NEWS
By From staff reports | April 8, 2001
Teacher bargaining rights bill to die in Senate committee A bill pushed by Maryland's largest teachers union to let issues such as curriculum and classroom assignments be bargained will die in a state Senate committee without coming to a vote. Sen. Thomas L. Bromwell, chairman of the Senate Finance Committee, said yesterday that he will not bring the measure to a vote before the General Assembly adjourns for the year tomorrow night. Maryland State Teachers Association is seeking the legislation to allow local school boards and unions to negotiate a broader range of issues.
NEWS
By From staff reports | February 15, 1997
Bill to require simultaneous use of lights, wipers advancesA bill that would require motorists in Maryland to turn on their headlights or parking lights whenever they use their windshield wipers was approved yesterday by the House Commerce and Government Matters Committee.Proponents say the goal is to make cars more visible in inclement weather.The measure, sponsored by Del. Betty Workman, an Allegany County Democrat, goes to the full House of Delegates for consideration.Easing of helmet law for motorcyclists defeatedA House of Delegates committee has killed a bill that would have allowed adults to ride motorcycles in Maryland without wearing helmets.
NEWS
By Lisa Breslin and Lisa Breslin,SPECIAL TO THE SUN | August 8, 1997
About 250 bicyclists will ride from Mount Airy to the Peach Festival in Westminster tomorrow to raise safety awareness and money for the Brain Injury Association of Maryland.The first-time bicycling event is sponsored by several local businesses and BIAM, a nonprofit group that serves as clearinghouse for survivors of brain injuries and their families."Our goal is to promote safe biking, raise money and have fun," said Parker Sutton, BIAM's executive director. "A big part of that push for public awareness involves brain injury prevention campaigns.
NEWS
By Yeganeh June Torbati, The Baltimore Sun | March 2, 2011
Howard County police have identified the man killed in a motorcyle accident Tuesday in a Jessup parking lot. Stacy Summers, 38, of Spring Grove, Pa., apparently lost control of his motorcycle Tuesday afternoon in the parking lot of Frank's Seafood, in the 7900 block of Oceano Ave., and struck the back of a pickup truck. Summers was pronounced dead at the scene, and police said he was not wearing a helmet at the time of the crash. jtorbati@baltsun.com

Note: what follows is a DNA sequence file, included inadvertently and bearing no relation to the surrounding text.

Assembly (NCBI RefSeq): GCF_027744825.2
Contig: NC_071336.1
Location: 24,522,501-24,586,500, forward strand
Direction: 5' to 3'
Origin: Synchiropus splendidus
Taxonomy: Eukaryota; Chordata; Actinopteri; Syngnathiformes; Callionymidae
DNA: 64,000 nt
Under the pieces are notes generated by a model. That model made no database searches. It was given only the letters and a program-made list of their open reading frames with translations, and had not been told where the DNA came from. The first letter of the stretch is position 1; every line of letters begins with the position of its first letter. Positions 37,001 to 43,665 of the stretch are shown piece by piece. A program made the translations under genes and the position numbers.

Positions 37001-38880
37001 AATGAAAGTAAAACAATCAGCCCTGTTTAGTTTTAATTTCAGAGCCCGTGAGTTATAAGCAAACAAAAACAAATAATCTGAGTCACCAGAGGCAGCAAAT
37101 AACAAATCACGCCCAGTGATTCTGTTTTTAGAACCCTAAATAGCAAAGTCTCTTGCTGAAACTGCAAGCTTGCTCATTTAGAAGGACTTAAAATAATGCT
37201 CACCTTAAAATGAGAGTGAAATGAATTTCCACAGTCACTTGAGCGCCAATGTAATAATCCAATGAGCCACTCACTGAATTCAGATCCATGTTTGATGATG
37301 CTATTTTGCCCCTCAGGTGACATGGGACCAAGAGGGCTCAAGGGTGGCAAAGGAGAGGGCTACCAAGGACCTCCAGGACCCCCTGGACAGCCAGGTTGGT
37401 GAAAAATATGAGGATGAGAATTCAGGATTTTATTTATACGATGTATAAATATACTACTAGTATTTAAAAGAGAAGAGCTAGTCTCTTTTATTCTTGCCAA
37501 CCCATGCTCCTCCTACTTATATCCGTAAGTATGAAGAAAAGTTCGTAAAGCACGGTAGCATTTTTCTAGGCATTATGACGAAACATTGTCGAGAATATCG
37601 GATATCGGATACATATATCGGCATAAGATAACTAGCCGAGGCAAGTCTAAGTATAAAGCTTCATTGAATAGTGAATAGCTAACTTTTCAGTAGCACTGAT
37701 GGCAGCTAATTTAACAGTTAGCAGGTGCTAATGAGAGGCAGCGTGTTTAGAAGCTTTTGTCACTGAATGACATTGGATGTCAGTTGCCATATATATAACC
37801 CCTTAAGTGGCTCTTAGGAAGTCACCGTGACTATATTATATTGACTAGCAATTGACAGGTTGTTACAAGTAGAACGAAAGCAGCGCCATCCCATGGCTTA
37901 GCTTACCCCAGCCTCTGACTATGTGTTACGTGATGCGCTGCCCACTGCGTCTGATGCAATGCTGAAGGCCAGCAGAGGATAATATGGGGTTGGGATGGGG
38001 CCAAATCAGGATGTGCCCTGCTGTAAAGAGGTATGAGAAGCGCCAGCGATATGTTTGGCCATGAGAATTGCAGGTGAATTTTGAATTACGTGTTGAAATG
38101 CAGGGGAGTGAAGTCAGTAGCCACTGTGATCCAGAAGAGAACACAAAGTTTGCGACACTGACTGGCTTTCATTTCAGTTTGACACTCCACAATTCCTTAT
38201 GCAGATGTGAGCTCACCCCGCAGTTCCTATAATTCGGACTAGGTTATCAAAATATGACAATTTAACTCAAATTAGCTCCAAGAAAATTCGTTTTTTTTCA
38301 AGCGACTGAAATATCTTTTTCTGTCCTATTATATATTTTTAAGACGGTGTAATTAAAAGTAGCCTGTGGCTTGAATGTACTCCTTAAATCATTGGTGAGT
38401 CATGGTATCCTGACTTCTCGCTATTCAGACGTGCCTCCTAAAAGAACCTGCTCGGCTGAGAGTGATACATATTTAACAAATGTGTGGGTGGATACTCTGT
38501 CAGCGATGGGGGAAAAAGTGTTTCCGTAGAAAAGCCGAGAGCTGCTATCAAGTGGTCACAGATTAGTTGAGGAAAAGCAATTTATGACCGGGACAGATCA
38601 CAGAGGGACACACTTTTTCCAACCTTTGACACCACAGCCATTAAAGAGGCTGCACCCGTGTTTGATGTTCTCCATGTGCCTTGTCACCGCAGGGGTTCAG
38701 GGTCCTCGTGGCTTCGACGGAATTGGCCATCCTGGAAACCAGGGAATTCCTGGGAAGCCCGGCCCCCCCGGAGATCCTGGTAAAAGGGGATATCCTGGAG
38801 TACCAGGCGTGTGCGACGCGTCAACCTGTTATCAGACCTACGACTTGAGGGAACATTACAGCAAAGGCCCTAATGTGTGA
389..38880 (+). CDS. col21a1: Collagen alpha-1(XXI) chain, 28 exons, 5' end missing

NEWS
September 29, 2010
On pages 4 and 6 of Wednesday's paper there were two stories about cars hitting kids on bicycles ("2 young bicyclists struck in separate Balto Co. incidents" and "Driver gets six month term in death of teen on bicycle," Sept. 29). Were they wearing helmets? Reporting on whether they were or were not wearing helmets might prompt more people to think about wearing one themselves when they ride. Most people I see riding their bikes up and down York Road south of Towson do not wear helmets.
FEATURES
By John Keilman and Colleen Kane and John Keilman and Colleen Kane,Chicago Tribune | June 5, 2008
Christy Collins' vision for the future of baseball can be glimpsed through the polycarbonate bars of a face mask. The Ohio researcher examined data from dozens of high school teams and concluded that the best way to reduce serious injuries on the diamond would be to require that all infielders, from pitchers to shortstops, wear helmets and face protection. Her suggestion, published Monday in the journal Pediatrics, would mean a huge change in the game's gear. Few think the idea will come to pass soon - if ever - but it has become part of a larger discussion about safety in America's pastime, where a long-held culture of toughness is slowly giving way to more cautious attitudes.
SPORTS
By Jamison Hensley and Jamison Hensley,Sun reporter | April 2, 2008
PALM BEACH, Fla. -- In a move that should help stop another Spygate incident, NFL owners approved a communication device for defenses yesterday. Only one defensive player on the field will wear a helmet similar to what the quarterback is allowed on offense, letting him communicate with coaches without hand signals. "It didn't pass last year and it did pass this year," Indianapolis Colts coach Tony Dungy said. "So, you can draw your own conclusions." During this past season, coach Bill Belichick and the New England Patriots were disciplined for taping opposing coaches' defensive signals.